Science 2.0 - Feb 27 2019 - 16:02

I often read in the news about the new and exciting things that will be discovered if we invest big $$$ on new tech, such as a new big smasher 100 m below the surface of the Earth. This can of course be true; we have seen miraculous things being discovered in the field of particle physics, mainly due to the fact that a persistent vision by a group of scientists managed to continuously shed light on the harsh road of discovery.

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Internet Of Things Security: Unclonable Digital Fingerprints

Science 2.0 - Feb 27 2019 - 14:02
At the International Solid-State Circuits Conference last week, Rice University integrated circuit (IC) designers unveiled technology they say is 10 times more reliable than current methods of producing unclonable digital fingerprints for Internet of Things (IoT) devices.

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New Office

Science 2.0 - Feb 27 2019 - 09:02
As the regulars here already know, I am an employee of the INFN. This is the "Istituto Nazionale di Fisica Nucleare", which translates as "Italian national institute for nuclear physics", a slight misnomre as the institute actually centers its activities on SUB-nuclear physics - i.e. study of elementary particles. 
The INFN has 20 sections around Italy, and four main laboratories. The "sections" coexist with physics departments of Universities. So, for instance, my office is in the Physics and Astronomy department of the University of Padova, although I work for INFN-Padova. This kind of symbiosis is fruitful as the research activities we are involved in are also of interest of the department of Physics. 

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Amiskwia Sagittiformis: Weird Chimera Worm May Finally Get Its Place In The Tree Of Life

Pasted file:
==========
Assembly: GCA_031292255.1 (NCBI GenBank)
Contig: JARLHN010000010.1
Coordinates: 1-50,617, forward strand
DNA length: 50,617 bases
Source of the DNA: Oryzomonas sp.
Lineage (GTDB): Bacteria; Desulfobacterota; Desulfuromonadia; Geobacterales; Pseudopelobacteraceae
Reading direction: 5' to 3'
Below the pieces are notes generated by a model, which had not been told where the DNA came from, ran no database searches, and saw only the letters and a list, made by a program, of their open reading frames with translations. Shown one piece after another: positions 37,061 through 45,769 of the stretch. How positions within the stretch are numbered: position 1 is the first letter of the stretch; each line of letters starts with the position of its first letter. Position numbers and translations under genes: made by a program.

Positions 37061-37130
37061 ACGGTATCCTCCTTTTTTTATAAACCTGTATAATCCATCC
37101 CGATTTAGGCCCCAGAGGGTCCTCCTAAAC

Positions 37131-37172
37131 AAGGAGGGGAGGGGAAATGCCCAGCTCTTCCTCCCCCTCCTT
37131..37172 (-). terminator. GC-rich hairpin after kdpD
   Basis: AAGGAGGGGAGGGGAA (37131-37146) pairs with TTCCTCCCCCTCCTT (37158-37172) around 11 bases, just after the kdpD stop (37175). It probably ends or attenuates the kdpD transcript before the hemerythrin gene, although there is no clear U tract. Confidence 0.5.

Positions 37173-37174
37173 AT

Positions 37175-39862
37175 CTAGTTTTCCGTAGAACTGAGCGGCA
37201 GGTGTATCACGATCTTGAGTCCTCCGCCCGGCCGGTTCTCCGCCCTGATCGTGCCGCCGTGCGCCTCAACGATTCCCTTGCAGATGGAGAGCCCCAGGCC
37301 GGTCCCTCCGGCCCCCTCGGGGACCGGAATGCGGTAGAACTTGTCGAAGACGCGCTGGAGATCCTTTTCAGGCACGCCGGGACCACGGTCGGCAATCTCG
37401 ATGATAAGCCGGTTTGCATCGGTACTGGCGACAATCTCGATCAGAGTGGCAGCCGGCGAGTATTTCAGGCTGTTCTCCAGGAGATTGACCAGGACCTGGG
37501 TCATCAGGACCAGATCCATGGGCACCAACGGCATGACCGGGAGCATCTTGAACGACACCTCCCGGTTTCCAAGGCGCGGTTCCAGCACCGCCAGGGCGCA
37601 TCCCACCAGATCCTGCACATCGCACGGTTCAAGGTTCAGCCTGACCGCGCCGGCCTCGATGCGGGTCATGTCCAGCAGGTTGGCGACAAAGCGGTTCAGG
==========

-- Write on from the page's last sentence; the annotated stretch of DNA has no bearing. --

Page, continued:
Science 2.0 - Feb 26 2019 - 09:02
Ribbon worm? Arrow worm? Since the discovery of its fossil over a century ago, paleontologists have speculated about what branch of evolution Amiskwia sagittiformis was on.

Charles Doolittle Walcott, who first described it, compared it to the a group of ocean-dwelling worms that are fierce predators, equipped with an array of spines on their head for grasping small prey - modern arrow worms (chaetognaths), but later scientists could not find evidence of the canonical grasping spines so they believed instead it might be a a ribbon worm, or its own distinct lineage only distantly related to anything that resembles it today.

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Sweet Viceroy Butterflies Turn Sour To Stop Predators

Science 2.0 - Feb 26 2019 - 08:02
Limenitus archippus, the viceroy butterfly is a mimic, modeling its orange-and-black colors after the queen butterfly, a bug that tastes so disgusting predators have learned not to eat it or anything that looks like it, including viceroys.

The apparent dependence of mimics on their models made biologists wonder if the fates of the two species are forever intertwined. If so, then what happens when the mimic and the model part ways? Thanks to a new study, scientists know. Viceroy butterflies living in northern Florida, far away from the southern-dwelling queen butterflies, are not only more abundant than their southern kin, but they have also developed their own foul flavor.

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More Expensive Milk Won't Help Farmers Enough - Culture Has Changed